OK food. There was an article in  The Guardian today about odd coloured brussels sprouts. I love brussels sprouts and thought I would choose this.

Tuesday, May 31, 2011

Ahem, Samuel Pepys, Walt Whitman and Big Ben

Right, yes. Slight deficiency of new post details. Actually it's been rather a comedy of errors. I would say funny but it's not particularly funny to lose internet access for a fairly keen internet shopper such as me.......

So my iphone went splash into a swimming pool and in yet another not so funny comedy moment someone tipped a glass of water over my shiny sleek keyboard. Hey ho.

So excuses over, wires back where they should be I am sort of getting my mojo back with regard to my neglected blog.

So, May the 31st.

As ever a true smorgasbord of interesting things, variety being the spice and all that I went for a bite size selection to highlight.

In 1578 King Henry III laid the first stone of the Pont Neuf in Paris, now the oldest bridge over the Seine.

On this day in 1669 Samuel Pepys made his final entry into his diary, his failing eyesight bringing to an end his monumental more than nine year work.

The monumentally wonderful Big Ben first rang out over London on this day in 1859.

Image courtesy of Wikipedia, from The Illustrated News of the World, December 4th 1858.

May the 31st 1911 saw the launch of the hull of the Titanic in Belfast;  there are some amazing images here.

May the 31st is the birthday of one of my favourite favourite poets  - Walt Whitman. I faffed around thinking of a poem to add, I couldn't choose, so have a look here: A Child Said, What is the Grass.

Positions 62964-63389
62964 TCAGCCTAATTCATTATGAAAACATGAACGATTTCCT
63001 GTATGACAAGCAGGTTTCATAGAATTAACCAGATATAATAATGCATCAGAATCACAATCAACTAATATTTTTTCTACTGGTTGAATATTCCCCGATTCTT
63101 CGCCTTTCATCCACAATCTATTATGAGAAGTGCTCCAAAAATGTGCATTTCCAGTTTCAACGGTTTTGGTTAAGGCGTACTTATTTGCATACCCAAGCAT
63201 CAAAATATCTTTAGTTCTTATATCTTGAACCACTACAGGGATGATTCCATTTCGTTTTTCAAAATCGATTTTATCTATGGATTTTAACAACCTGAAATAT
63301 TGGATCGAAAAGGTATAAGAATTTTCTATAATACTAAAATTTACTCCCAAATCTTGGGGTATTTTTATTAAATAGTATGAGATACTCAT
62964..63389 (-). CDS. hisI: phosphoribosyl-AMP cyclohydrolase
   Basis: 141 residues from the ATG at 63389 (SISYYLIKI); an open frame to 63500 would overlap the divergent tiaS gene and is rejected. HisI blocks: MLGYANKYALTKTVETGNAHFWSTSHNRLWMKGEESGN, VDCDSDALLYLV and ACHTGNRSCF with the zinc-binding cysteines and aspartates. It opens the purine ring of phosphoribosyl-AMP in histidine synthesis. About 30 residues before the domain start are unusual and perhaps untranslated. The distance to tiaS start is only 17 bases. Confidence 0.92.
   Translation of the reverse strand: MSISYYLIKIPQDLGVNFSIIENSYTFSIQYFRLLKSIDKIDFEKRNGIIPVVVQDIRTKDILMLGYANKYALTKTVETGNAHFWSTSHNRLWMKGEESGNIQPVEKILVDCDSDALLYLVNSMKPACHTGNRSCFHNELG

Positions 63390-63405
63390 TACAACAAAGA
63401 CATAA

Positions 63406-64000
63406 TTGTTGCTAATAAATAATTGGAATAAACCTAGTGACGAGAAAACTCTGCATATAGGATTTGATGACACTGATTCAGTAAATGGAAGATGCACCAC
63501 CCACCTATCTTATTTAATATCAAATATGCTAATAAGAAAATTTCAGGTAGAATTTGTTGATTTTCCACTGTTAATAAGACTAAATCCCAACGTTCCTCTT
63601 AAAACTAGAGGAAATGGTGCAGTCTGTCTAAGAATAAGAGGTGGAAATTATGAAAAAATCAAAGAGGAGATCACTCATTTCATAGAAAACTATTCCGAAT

Walter Sickert, Denholm Elliott and Terry Waite share this birthday - 1860, 1922 and 1939 respectively.

The Saint for the day is Saint Petronille, the recipe for the day involves the enormous amount of fun we have had recently picking cherries : 

Duck with sour cherry sauce followed by cherry clafoutis.

Ps. I just came across this via the wonder that is Twitter.

Tuesday, April 05, 2011

Hans Christian Andersen, Emile Zola & Sir Alec Guinness

These are out of sync and late as I have been in a rather nice no computer zone - full service will be resumed soon......

April the 2nd 742 is believed by some sources to be the date of birth of Charlemagne.

Hans Christian Andersen was born on April the 2nd 1805 in Odense, Denmark. Again you may have to indulge me a little here. A friend is working on a book about children's stories past and present; we were discussing Andersen just last week. When I was little girl I won my one and only life time prize  - a copy of The Little Matchstick Girl.  I assume as I associate the story with the peak of my winning things career I've always been enormously fond of it, sad as it is. I always come back to the story at Christmas or when I see snow.

This image courtesy of Wikipedia is by Andersen's first illustrator, Vilhelm Pedersen:

Andersen  visited England is 1847, on this visit he met Charles Dickens. He would come back ten years later and stay with Dickens for a period of five weeks. Again from Wikipedia :

Right, rant alert - I'll try to keep it brief. Another of my literary Titans. Emile Zola was born on April the 2nd 1840 in Paris. Again I could  go on for pages and pages but I probably won't. I personally can't recommend his work enthusiastically enough - he was enormously prolific. If you are looking for a top tip you could try L'Assommoir or Le Ventre de Paris. He was a childhood friend of Paul Cezanne, a friendship that would continue thought out their adult careers. This wonderful image courtesy of  Wikipedia :

Again here:

1889 - in April the 2nd Charles Hall patented an inexpensive means of producing aluminium.

On April the 2nd 1935 the Scottish inventor Robert Watson-Watt received the patent for radar.

Sir Alec Guinness and William Holman Hunt were also born on April the 2nd - 1914 and 1824 respectively.

Today is the Feast Day of.

Friday, April 01, 2011

William Harvey, $$$, April Fools and Apple Inc